A strong epileptogenic effect of mechanical injury can be reduced in the dysplastic rat brain. Long-term consequences of early prenatal gamma-irradiation.

Research paper by Zuzanna Z Setkowicz, Krzysztof K Janeczko

Indexed on: 10 Sep '05Published on: 10 Sep '05Published in: Epilepsy Research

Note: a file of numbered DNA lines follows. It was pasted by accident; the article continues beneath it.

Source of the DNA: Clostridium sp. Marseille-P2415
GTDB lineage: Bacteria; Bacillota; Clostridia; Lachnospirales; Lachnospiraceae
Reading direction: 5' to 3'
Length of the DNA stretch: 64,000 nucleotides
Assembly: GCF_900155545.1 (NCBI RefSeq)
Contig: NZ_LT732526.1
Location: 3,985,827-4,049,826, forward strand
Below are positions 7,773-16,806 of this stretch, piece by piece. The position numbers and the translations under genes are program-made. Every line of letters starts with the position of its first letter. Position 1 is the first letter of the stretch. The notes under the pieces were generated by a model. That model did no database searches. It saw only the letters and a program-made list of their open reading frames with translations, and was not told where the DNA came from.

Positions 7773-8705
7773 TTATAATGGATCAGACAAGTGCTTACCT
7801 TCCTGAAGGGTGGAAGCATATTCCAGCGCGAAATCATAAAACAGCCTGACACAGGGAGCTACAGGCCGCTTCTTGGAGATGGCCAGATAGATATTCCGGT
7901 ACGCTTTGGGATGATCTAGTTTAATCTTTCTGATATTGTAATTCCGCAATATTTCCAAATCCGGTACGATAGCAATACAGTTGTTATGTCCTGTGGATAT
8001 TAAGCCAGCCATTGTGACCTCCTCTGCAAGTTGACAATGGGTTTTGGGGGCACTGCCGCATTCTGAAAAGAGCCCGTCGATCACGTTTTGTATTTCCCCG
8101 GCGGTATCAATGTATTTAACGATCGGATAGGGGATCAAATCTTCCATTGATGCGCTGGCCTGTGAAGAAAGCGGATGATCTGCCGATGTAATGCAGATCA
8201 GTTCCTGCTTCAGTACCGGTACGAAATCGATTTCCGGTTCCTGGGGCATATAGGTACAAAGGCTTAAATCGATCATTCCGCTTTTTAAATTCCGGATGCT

An exposure of rats to gamma-radiation at different stages of prenatal development produces brain dysplasias of different degree displaying also different susceptibility to pilocarpine-induced seizures. Following irradiation on prenatal day 13 (E13), the susceptibility is minimal and significantly lower even in relation to non-irradiated rats [Setkowicz, Z., Janeczko, K., 2003. Long-term changes in susceptibility to pilocarpine-induced status epilepticus following neocortical injuries in the rat at different developmental stages. Epilepsy Res. 53, 216-224]. On the other hand, the rat brain injured on postnatal day 30 presents very high susceptibility to seizures in the same pilocarpine model of epilepsy [Setkowicz, Z., Kluk, K., Janeczko, K., 2003. Long-term changes in postnatal susceptibility to pilocarpine-induced seizures in rats exposed to gamma radiation at different stages of prenatal development. Epilepsia 44, 1267-1273]. It could, therefore, be hypothesised that the congenital brain dysplasia produced by irradiation on E13 would minimize the highly increased susceptibility to seizures observed in the injured brain. Wistar rats were exposed to gamma-rays on E13 and they received a mechanical brain injury on postnatal day 30 (P30). On postnatal day 60, pilocarpine was injected to evoke status epilepticus. During a 6-h period following the injection, motor manifestations of seizure activity were recorded and rated. Seven days after pilocarpine injection, the animals were sacrificed and their brains were fixed. Pilocarpine injections in non-irradiated rats with brains injured on P30 evoked seizures of very high intensity and extremely high mortality in relation to non-injured controls. This high susceptibility to seizures following the brain injury was considerably decreased in rats irradiated on E13. The data provide evidence that the brain dysplasia in the rat acquired at this stage of prenatal development can significantly reduce the increased susceptibility to seizures evoked by the postnatal brain injury.